After claiming a hat-trick of wins on the last three rounds of the 2004 FIA World Rally Championship, the Subaru World Rally Team will travel to Corsica next week for the 14th of the 16-event series, the French Tour de Corse. Starting on Friday ...
After claiming a hat-trick of wins on the last three rounds of the 2004 FIA World Rally Championship, the Subaru World Rally Team will travel to Corsica next week for the 14th of the 16-event series, the French Tour de Corse. Starting on Friday 15 October, the rally will be the first asphalt event since August's Rallye Deutschland and the first of two consecutive Mediterranean sealed-surface events.
Renowned for its long stages, abrasive road surface and mountainous route, the Tour de Corse is one of the trickiest events of the season. Contour hugging roads and twisty stages have earned it the nickname 'rally of the thousand corners', while the cars, fitted with lowered suspension and wide, sticky tyres, are set-up to make the most of the racetrack-like surface. On the Corsican roads, under cornering, acceleration and braking, drivers will be subjected to the highest g-forces of the year.
The autumnal mountain weather is notoriously unpredictable in Corsica and is likely to play a significant role in the event's outcome. Bright sunshine can quickly give way to heavy rain, making accurate tyre selection and weather forecasting critical. Competition on the rally is notoriously fierce, with regular WRC drivers battling alongside French tarmac specialists, many having honed their skills on the National Tarmac Championship. In fact, only three non-French drivers have won the event in the past ten years, the last man to do so was Subaru's Petter Solberg in 2003.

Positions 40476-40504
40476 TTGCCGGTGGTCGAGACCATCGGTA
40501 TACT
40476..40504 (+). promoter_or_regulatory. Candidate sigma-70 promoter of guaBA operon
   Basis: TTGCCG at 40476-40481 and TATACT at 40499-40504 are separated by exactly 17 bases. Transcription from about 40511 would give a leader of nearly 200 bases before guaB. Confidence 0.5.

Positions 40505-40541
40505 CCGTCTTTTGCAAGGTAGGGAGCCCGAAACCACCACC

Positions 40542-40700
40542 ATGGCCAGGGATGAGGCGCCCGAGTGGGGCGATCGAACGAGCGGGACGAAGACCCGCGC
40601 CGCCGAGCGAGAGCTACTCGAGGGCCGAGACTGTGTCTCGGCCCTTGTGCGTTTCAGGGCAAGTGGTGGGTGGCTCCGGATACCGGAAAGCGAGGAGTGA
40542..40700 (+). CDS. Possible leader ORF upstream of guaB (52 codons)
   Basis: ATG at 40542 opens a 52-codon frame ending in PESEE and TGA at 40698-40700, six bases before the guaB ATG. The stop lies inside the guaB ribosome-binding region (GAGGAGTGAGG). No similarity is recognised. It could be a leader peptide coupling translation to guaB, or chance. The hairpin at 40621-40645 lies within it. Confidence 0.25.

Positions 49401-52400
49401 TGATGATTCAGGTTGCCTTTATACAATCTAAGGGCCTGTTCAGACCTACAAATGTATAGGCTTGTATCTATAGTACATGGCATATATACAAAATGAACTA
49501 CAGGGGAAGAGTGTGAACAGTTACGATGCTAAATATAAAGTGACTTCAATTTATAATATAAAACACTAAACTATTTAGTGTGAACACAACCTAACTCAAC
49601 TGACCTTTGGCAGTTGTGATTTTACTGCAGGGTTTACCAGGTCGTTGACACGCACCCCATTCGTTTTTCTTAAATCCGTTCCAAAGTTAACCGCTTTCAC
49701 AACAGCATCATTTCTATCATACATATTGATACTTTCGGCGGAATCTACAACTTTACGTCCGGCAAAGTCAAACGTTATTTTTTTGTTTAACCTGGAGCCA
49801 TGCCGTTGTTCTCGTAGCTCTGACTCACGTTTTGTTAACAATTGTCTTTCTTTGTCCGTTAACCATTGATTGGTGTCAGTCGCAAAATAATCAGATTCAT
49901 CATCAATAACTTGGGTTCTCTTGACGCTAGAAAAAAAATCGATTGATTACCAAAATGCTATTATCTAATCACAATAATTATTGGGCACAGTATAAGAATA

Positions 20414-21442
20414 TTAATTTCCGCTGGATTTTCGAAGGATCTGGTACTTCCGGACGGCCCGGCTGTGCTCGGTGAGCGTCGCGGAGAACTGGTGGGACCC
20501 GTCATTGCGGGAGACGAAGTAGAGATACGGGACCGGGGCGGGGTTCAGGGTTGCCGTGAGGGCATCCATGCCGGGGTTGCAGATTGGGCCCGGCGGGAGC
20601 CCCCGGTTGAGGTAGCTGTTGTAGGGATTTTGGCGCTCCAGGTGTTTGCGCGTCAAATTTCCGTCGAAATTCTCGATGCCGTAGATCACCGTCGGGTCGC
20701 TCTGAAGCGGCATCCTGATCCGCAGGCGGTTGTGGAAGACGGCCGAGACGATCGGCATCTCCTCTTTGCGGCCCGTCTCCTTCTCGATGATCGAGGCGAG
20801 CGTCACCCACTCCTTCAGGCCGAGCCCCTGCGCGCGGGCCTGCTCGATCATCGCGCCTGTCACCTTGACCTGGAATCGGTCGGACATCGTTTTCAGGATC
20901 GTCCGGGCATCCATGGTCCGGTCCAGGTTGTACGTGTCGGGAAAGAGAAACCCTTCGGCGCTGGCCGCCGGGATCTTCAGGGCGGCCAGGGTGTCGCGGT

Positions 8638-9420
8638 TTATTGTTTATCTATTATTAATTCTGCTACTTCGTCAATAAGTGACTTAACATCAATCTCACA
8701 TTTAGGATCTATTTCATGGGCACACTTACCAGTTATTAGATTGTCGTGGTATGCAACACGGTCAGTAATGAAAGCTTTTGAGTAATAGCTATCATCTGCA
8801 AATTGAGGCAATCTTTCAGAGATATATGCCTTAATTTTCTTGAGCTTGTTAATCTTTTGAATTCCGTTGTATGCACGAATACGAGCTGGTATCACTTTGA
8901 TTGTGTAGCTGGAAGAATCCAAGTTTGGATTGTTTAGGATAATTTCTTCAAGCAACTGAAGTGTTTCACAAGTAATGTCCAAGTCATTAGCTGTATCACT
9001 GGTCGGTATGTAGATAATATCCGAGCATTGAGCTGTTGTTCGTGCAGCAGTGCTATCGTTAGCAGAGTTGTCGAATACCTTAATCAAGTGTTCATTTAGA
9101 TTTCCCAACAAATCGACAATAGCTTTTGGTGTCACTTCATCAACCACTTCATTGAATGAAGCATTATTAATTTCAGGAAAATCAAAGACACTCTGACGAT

Following a ceremonial start in the host town of Ajaccio on Thursday 14 October at 2000hrs, the event commences on Friday at 0830hrs. With one of the highest ratios of stage to road distance, the event features just six long stages, all of which are repeated. The longest stage, the Peri - Bastelica at 40.94km, will be used twice on Saturday, while the shortest, the Penitencier Coti Chiavari at 24.24km, will be run twice on the final day, Sunday 17 October. The event will conclude later that day when the winning car crosses the finish ramp in Ajaccio at 1430hrs.
The Subaru World Rally Team will be entering two cars in the Tour de Corse, driven by Petter Solberg (co-driven by Phil Mills) and Mikko Hirvonen (co-driven by Jarmo Lehtinen).
Last year Petter won the Tour de Corse in dramatic fashion after a heavy crash at the pre-event shakedown. Thanks to a remarkable effort from the team, which involved working through the night to repair the car, Petter took the start and went on to secure his first ever victory on tarmac. With only limited knowledge of the Corsican stages, Finnish driver Mikko Hirvonen will be looking to gain more experience on tarmac in his Subaru Impreza WRC2004. He contested the event for the first time in 2003 and finished tenth.
"It's been really good fun to win the last three rallies. I've had such a good feeling in the car and everything came together on the events really, really well. There's a big difference between tarmac and gravel I think, I do like driving the tarmac events, but it's a different type of challenge. Last year, Corsica was amazing and it was fantastic to win. I think we were helped a little by the weather and some good tyre choices, but to make such a comeback was great - the team worked so hard that weekend. Looking to this year, we'll see what we can do. We're just going to try and get the best result we can."